I was eating a ham sandwich in paradise. Squinting through the sun, I sighed contentedly at the imposing beauty of the world’s tallest sea cliffs. I could live here, I thought, setting down the sandwich to dig into a bag of chips. But would I really want to? No way, not with Kalaupapa National Historic Park’s dark history.
The Makanalua Peninsula juts out into the Pacific Ocean acting as the Hawaiian island of Molokai’s dorsal fin. It was formed by Kauhako, a smaller volcano that emerged after the creation of the rest of the island. Fast forwarding more than a million years, the Hawaiian Islands – including Molokai and the peninsula – were inhabited by Polynesians who crossed the sea around 650 A.D.
Hawaiians cultivated the land and fished the waters by outrigger canoes for hundreds of years. They were forcibly removed, though, in 1865, making way for the first Hansen’s Disease patients to arrive in 1866. The leprosy, which had likely come from China, was spreading at an alarming rate. Fear of the disease followed in its wake. Not knowing what to else to do, the victims of the disease were isolated on the peninsula.
The first 12 people arrived on January 6, 1866. Approximately 8,000 others followed through the years. Some went peacefully, still ripped away from their family and friends yet willing to accept their fate. Others who fought were sometimes tossed into the violent ocean, forced to swim ashore or drown trying.
I stared out at the ocean, imagining not just what people went through in getting to the peninsula, but also what they had to do to survive if they made it to shore. People like Father Damien and Mother Marianne responded to pleas for compassion and help. It was hardly enough, though. Life on the peninsula was not the paradise I witnessed over lunch. It was often times violent and rarely ever pleasant, as residents had to suffer with their disease and find ways to adapt to live.
Our Molokai Visitors Association tour of the colony stopped at a small bookstore and museum near the edge of town. Items from past residents – such as dining utensils with straps to attach them to the person’s wrist, unable to actually grasp them with their damaged hands – were preserved for educational purposes in glass cases here. The ingenuity was impressive, albeit dark and disappointing in the respect that people were forced into these situations to survive.
Medical advancements in the early twentieth century and the discovery of antibiotics have virtually wiped out Hansen’s Disease. Treatment today is largely considered to be an outpatient procedure. The reason to isolate anyone to a peninsula, even one as beautiful as this, is thankfully unnecessary. Yet it doesn’t mean that the disease is gone.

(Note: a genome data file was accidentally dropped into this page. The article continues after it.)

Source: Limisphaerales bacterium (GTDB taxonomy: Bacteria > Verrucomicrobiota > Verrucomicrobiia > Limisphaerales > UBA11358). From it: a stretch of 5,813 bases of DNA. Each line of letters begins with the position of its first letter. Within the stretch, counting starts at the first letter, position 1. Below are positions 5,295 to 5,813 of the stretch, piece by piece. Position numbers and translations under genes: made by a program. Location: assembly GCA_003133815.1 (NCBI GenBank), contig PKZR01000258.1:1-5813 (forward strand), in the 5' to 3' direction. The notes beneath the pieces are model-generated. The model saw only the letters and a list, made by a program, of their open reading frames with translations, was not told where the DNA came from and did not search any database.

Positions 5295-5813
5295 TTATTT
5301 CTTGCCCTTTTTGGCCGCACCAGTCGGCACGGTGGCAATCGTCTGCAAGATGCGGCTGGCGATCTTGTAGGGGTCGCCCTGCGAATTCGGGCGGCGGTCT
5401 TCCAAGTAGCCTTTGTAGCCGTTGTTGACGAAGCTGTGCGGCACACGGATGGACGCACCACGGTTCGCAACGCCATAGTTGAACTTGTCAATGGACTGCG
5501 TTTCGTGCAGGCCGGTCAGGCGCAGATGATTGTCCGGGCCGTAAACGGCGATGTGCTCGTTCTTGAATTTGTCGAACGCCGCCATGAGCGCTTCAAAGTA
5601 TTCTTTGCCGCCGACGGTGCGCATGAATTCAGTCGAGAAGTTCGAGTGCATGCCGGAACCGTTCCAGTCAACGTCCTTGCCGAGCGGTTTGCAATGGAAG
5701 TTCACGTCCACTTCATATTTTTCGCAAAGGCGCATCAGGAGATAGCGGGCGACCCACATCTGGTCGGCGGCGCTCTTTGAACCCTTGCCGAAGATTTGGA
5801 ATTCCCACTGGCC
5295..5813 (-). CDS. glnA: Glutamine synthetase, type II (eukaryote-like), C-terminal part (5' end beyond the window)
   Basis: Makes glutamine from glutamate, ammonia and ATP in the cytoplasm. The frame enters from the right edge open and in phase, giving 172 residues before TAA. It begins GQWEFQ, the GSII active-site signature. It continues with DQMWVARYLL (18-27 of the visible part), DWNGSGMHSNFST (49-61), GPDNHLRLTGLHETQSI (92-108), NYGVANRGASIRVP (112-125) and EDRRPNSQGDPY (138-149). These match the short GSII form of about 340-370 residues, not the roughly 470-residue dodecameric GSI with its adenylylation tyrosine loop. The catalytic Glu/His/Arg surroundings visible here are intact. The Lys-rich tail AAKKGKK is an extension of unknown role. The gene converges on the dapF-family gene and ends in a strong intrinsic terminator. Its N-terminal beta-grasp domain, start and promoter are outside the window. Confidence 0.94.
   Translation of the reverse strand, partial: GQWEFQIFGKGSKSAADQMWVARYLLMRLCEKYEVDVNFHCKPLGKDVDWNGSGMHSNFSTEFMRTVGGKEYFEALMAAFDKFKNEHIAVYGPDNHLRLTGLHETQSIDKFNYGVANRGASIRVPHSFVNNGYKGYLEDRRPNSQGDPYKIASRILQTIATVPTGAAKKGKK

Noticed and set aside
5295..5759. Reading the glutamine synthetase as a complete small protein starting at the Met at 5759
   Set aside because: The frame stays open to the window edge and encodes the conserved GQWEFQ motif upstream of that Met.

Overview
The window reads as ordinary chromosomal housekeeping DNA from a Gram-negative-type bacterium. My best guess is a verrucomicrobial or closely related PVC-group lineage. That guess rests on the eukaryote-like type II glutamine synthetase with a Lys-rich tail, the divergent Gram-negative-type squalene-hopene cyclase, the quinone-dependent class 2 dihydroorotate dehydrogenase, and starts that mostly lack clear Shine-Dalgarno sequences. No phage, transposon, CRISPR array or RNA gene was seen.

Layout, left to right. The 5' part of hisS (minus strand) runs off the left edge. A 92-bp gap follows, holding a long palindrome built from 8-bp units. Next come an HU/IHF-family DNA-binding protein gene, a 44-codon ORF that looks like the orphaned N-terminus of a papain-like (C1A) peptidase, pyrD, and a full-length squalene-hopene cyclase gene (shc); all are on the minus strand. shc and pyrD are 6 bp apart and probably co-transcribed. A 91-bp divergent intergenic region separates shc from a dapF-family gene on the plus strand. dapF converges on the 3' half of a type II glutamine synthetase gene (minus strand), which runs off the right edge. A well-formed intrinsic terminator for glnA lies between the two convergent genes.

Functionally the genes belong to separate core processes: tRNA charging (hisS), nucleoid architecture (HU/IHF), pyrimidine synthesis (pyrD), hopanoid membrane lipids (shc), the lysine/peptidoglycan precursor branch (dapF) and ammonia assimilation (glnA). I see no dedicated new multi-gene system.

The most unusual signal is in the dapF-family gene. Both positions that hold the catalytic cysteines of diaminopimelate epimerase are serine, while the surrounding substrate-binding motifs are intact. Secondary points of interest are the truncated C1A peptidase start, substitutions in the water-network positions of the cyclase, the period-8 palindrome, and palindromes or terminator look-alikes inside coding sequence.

We had set out earlier in the morning on an old school bus to tour the colony. It is a necessary transport, not just due to the distances involved on the peninsula, but also to protect and respect the privacy of the eleven remaining residents of the settlement. Six other registered patients have the right to return, but are currently receiving treatment in Honolulu. That treatment cannot be offered by the 70 medical staff or park rangers who live at and maintain the colony today.
We stopped to tour not only the small bookstore and museum, but also two churches and the grave of Mother Marianne. They were solemn moments – no one was laughing or running around making noise – when we gave pause to reflect and pay our respects to those who called the area home. It was unquestionably difficult, regardless of the beautiful land, and everyone on the tour knew it.
The tour over, I began to make my way back up the trail. I had opted to skip the mule ride and instead hike to and from the settlement. Not only did I not meet the weight requirements to ride the mules down the approximately three mile trail, but I preferred to hike and better appreciate what any colony residents would have had to experience had they wanted to visit with family or friends at the top.
At the end of the first switchback I was cursing this decision. Down was definitely easier than up. I was already hot and tired and I had 25 more switches to go. But I couldn’t complain. At least not a lot. I huffed and puffed and tossed out the occasional gripe, but there was nothing behind it. I was simply complaining for the sake of complaining, not because I had anything worthwhile to groan about. Not after learning about what 8,000 people had to deal with to survive at Kalaupapa.
I reached the top of the cliffs the same time as the mule riders. I had left shortly before them, but still felt proud of my achievement. I was the fifth hiker to the top, sweaty and tired from the climb, and was pleased with my accomplishment. But I could not take too much heart in it.
Sure, I patted myself on the back a little. But my one climb to the top was hardly noteworthy. Living life through such hardships and neglect as the residents of Kalaupapa did was a true accomplishment. They survived against odds, working to create a society when the greater one rejected them. And I sobered to this as I looked back down on the peninsula from a nearby overlook, examining the colony one last time, again saddened by its dark past yet also impressed by its indescribable beauty.